Vicksburg, and its waterfront, brace for the worst
If you’ve read this week’s edition of the Mississippi Business Journal, hopefully you’ve seen the story we did on how Vicksburg’s business community is handling the threat, tangible and otherwise, the flood is presenting.
Other than the companies that make their living off the Mississippi River, the majority of Vicksburg’s businesses will remain untouched by the water, thanks to the city’s bluff.
One retail outlet that is in immediate danger is Discount Furniture Barn, which sits on Jackson Street right next to the River, and whose owner, Mary Landers, was quoted at length in our story. Magnolia Marketplace and a photographer visited Landers at her shop last Wednesday afternoon. The water was maybe 60 yards from her front door step. Judging by a photo we saw Monday morning on the Vicksburg Post’s website, it seems to have arrived at her building, or at least gotten really close. We called the number listed for Discount Furniture; it rang unanswered.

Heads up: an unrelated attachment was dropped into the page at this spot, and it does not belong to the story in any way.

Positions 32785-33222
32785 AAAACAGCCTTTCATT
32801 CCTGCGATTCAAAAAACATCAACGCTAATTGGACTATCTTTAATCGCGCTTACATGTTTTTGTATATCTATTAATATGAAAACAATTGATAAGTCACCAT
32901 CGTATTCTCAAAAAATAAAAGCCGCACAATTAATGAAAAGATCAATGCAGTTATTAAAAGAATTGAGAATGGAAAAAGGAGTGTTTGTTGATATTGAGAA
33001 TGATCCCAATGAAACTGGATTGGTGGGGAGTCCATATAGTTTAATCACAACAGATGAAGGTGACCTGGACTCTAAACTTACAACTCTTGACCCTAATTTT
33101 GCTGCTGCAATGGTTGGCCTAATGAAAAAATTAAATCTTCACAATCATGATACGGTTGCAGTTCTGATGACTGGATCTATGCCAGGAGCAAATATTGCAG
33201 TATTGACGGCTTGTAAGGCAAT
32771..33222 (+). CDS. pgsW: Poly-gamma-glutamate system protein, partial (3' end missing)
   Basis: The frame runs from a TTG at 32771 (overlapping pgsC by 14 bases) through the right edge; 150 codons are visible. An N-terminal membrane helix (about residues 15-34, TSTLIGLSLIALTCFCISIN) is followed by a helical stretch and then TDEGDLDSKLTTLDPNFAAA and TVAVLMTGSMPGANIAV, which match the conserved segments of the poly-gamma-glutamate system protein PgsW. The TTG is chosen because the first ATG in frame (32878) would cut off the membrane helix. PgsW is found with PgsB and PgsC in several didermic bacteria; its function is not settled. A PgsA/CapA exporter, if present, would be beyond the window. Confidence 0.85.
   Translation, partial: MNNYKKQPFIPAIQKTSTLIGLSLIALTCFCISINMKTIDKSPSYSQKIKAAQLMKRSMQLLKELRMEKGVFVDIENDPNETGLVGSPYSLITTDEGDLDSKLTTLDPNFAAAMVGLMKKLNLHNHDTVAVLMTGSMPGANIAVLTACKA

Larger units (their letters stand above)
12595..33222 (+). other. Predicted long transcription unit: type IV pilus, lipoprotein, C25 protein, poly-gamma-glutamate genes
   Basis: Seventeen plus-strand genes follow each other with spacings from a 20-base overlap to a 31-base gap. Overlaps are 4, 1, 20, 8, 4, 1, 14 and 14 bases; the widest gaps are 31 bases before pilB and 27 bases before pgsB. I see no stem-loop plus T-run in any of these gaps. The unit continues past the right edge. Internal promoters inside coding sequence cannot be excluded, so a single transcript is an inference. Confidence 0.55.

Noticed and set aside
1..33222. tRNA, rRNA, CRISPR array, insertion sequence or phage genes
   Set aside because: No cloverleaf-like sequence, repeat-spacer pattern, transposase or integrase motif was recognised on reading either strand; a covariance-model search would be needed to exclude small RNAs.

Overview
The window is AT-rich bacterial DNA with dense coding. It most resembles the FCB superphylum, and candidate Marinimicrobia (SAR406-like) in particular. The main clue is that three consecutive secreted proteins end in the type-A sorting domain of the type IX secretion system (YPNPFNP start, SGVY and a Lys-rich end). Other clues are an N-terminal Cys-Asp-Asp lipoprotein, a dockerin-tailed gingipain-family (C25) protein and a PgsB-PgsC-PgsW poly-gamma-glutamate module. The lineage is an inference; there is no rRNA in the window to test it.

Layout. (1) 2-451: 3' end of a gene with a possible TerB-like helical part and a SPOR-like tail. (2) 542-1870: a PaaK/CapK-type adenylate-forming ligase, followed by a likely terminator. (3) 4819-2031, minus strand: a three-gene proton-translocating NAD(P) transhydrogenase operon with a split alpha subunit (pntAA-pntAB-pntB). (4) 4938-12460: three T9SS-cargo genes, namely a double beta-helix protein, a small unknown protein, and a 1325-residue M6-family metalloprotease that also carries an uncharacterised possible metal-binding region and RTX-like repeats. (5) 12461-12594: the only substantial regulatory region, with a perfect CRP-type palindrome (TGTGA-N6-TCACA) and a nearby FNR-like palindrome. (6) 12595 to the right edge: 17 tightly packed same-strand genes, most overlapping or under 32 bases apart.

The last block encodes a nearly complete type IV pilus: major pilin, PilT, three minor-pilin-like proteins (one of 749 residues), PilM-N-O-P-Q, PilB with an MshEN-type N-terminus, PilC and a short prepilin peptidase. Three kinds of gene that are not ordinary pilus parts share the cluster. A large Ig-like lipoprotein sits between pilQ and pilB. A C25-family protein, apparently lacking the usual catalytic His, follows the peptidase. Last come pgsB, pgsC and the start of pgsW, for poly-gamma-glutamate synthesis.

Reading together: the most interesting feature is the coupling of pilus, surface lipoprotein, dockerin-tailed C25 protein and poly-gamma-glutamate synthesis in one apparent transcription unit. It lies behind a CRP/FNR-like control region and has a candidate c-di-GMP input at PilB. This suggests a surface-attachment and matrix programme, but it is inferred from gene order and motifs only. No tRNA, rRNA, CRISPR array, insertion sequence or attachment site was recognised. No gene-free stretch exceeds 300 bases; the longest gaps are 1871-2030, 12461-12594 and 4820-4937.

Up the bluff, the Washington Street business corridor hopes tourists aren’t too freaked out by media coverage and stay away, mistakenly thinking all of Vicksburg is submerged. It’s not. The waterfront, where the casinos are, is, or will be shortly. The Military Park is high and dry, as are every department store and restaurant.
They’ll stay that way, too. To repeat: Vicksburg is not underwater. Unless you had a tugboat cruise lined up, you shouldn’t change your travel plans. The Mississippi Coast suffered through all last summer with the national media’s screams of oil-drenched beaches, when that simply wasn’t the case.
Here’s hoping Vicksburg and its sister River cities don’t go through the same thing this summer.